John L. "Jay" Dardenne, Jr. Republican 5,596 (62%) Winner
Craig S. Watson Democratic 2,175 (24%) Defeated
"Pam" Atiyeh Republican 1,005 (11%) Defeated
Mike Kolakowski Democratic 285 (3%) Defeated

First Ballot, October 1, 1988

Threshold > 50%

East Baton Rouge Metropolitan Council, District 12, 1988
Candidate Affiliation Support Outcome
Larry S. Bankston Democratic 12,619 (51%) Elected
John L. "Jay" Dardenne, Jr. Republican 12,332 (49%) Defeated

Second Ballot, November 8, 1987

Candidate Affiliation Support Outcome
Larry S. Bankston Democrat 15,401 (46%) Runoff
John L. "Jay" Dardenne, Jr. Republican 10,313 (31%) Runoff
Johnny H. Dykes Democratic 3,790 (11%) Defeated
"Chuck" Hall Republican 2,046 (6%) Defeated
Others n.a. 2,063 (6%) Defeated

First Ballot, October 24, 1987

Threshold > 50%

Louisiana State Senate, District 15, 1987

Election history

Dardenne ran for governor of Louisiana in the October 24, 2015 primary election but finished in a fourth place with 166,553 votes (15 percent). The contest now heads to a November 21 general election between the top vote-getter, Democrat John Bel Edwards, a state lawmaker from Tangipahoa Parish, and his distant runner-up, Republican U.S. Senator David Vitter. Louisiana Public Service Commissioner Scott Angelle, Dardenne's predecessor as lieutenant governor, ran third but fell 41,200 votes short of obtaining a general election berth to the second-place candidate, Senator Vitter. Dardenne in turn trailed Angelle by more than 48,300 votes.[42]

2015 governor's race

In 2012, Dardenne complained of the lack of funds needed for tourism advertising, a main prerogative of the lieutenant governor's office in Louisiana. On June 15, 2012, Governor Jindal used his line item veto to strip $2 million for tourism advertising from Dardenne's office budget. Jindal also took aim at more than $500,000 from the departmental operating funds of Louisiana State Treasurer John N. Kennedy.[41]

The 2011 regular election for a four-year term as lieutenant governor was similarly raucous, as Dardenne was challenged by fellow Republican Billy Nungesser, president of Plaquemines Parish and the son of the late former Republican Party state chairman William A. Nungesser.[39] In a low-turnout race, Dardenne defeated Nungesser, 504,228 votes (53.1 percent) to 444,750 ballots (46.9 percent).[40]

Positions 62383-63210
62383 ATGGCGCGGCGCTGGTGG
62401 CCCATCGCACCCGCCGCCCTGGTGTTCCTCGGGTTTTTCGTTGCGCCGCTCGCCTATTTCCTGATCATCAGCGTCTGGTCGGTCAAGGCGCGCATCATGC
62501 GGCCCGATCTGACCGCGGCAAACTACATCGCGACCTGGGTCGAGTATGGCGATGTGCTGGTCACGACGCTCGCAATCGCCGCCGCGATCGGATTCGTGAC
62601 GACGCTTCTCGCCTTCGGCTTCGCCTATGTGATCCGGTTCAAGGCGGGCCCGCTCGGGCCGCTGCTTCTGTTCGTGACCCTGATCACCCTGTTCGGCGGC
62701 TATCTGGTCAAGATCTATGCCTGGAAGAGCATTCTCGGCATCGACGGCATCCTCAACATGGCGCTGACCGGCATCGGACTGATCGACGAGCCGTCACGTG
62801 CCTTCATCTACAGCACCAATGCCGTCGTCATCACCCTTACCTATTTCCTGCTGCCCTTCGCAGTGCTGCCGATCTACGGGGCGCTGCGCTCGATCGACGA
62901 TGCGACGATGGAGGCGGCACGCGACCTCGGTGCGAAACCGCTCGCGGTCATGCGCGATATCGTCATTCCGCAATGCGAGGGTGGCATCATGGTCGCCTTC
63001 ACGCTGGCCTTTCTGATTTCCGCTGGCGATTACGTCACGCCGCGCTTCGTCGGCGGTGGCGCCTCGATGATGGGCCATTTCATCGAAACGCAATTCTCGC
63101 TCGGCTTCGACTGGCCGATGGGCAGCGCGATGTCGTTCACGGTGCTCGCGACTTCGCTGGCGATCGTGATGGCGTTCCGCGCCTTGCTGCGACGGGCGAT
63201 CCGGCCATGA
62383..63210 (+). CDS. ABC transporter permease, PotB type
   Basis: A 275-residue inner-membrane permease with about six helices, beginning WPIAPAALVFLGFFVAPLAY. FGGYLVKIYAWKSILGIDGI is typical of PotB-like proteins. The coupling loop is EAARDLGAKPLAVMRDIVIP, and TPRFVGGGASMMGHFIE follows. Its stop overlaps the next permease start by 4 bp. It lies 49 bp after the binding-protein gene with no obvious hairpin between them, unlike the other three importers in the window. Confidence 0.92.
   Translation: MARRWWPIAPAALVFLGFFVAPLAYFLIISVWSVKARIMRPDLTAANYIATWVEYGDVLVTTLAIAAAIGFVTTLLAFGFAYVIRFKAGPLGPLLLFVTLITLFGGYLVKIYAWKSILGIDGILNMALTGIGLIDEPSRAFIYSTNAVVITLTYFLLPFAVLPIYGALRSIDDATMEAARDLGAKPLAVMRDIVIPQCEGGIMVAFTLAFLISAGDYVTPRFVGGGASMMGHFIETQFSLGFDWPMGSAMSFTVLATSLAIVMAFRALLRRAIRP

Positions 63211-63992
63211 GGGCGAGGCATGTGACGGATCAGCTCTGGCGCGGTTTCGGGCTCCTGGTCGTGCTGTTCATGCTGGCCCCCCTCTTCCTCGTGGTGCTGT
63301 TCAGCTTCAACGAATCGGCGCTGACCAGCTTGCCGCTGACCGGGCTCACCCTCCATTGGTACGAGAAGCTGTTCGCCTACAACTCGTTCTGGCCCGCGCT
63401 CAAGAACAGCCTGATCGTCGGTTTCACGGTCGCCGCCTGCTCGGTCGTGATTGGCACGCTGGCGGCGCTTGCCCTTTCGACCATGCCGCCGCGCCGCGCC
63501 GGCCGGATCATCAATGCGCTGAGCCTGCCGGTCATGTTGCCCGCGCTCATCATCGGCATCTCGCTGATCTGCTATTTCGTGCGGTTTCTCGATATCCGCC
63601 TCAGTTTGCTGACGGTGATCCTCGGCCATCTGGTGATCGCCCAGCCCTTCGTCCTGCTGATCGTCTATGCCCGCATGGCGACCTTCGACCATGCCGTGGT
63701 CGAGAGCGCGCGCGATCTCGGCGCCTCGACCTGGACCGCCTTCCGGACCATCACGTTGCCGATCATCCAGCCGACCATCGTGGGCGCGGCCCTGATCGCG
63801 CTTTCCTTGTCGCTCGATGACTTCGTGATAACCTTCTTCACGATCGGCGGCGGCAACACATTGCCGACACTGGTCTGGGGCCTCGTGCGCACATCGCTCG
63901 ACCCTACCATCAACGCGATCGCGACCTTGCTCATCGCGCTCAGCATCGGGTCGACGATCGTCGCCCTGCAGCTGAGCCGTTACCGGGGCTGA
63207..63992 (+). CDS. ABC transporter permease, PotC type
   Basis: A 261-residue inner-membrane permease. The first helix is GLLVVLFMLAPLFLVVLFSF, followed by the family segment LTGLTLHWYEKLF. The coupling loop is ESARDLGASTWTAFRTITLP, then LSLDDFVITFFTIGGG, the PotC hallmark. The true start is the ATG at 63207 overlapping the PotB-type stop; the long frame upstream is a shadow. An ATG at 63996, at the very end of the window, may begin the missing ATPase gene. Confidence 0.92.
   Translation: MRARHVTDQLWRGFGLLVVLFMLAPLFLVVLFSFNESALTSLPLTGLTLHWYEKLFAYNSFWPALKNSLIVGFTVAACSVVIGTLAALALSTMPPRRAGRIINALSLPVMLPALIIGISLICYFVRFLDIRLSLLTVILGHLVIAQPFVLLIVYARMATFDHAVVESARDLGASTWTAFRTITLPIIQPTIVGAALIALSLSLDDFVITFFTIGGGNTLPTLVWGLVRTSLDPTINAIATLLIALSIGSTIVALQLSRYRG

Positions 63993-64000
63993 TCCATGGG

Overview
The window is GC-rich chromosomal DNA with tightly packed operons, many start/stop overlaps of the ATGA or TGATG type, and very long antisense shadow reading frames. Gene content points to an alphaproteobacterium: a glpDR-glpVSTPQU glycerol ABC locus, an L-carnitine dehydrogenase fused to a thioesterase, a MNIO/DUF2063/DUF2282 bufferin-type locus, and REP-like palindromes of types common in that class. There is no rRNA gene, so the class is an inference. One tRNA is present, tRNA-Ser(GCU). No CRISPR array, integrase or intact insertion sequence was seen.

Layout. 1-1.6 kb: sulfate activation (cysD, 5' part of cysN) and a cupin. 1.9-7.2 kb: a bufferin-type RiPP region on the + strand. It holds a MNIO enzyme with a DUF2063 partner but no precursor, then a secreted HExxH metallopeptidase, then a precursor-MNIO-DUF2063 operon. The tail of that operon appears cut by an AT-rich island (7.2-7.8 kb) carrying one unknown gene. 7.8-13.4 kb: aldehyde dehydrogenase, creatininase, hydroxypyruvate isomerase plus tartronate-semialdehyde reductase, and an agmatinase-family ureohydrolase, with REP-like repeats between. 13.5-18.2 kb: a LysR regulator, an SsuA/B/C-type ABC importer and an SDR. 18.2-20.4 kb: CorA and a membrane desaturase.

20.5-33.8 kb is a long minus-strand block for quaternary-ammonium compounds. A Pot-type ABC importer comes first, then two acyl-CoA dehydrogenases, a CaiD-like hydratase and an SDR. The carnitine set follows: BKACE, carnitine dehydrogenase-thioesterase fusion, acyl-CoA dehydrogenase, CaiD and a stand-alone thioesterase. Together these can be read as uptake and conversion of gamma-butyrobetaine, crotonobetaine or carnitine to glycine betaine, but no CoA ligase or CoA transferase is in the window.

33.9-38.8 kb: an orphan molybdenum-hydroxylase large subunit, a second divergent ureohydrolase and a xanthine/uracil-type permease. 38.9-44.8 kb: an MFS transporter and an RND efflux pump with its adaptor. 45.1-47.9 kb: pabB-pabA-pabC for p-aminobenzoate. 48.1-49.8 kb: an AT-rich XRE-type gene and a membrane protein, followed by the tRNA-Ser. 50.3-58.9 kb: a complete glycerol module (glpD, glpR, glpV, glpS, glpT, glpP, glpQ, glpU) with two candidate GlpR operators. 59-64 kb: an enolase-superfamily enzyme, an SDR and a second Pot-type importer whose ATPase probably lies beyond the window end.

2011 reelection

Stephanie Grace offered an explanation for Dardenne's emphasis on national political themes as an accommodation to "Tea Party forces" in the backdrop of their having worked to defeat Hunt Downer, a veteran officeholder upset by a newcomer, Jeff Landry, in Louisiana's 3rd congressional district's 2010 Republican primary.[38] For further information about the 2010 election, please see Louisiana state elections, 2010#Lieutenant Governor.

The runoff campaign soon turned controversial as Dardenne described Fayard as a supporter of U.S. President Barack H. Obama, a proponent of gay marriage, and an opponent of the death penalty, while Fayard, who was 32 years of age and had never held political office, countered that Dardenne represented "the same old crowd" of Louisiana politics.[37]

Dardenne, rather, needs to raise the stakes of this election, emphasizing experience and readiness. Otherwise, should this become a beauty contest, he's got problems.[36]

Political columnist John Maginnis joked that

On October 4, 2010, Southeastern Louisiana University political scientist Michael Kurt Corbello summarized the runoff election between veteran officeholder Dardenne and political newcomer Fayard as "a very interesting, competitive race."[35]

Dardenne and Fayard appeared on the October 15 episode of the news magazine Louisiana: The State We're In televised by Louisiana Public Broadcasting and in an October 22 forum sponsored by the Baton Rouge League of Women Voters.[34]

Maybe he thinks that you can at the end of the day say, "Well, we just need to all come together." It just seems odd.[33]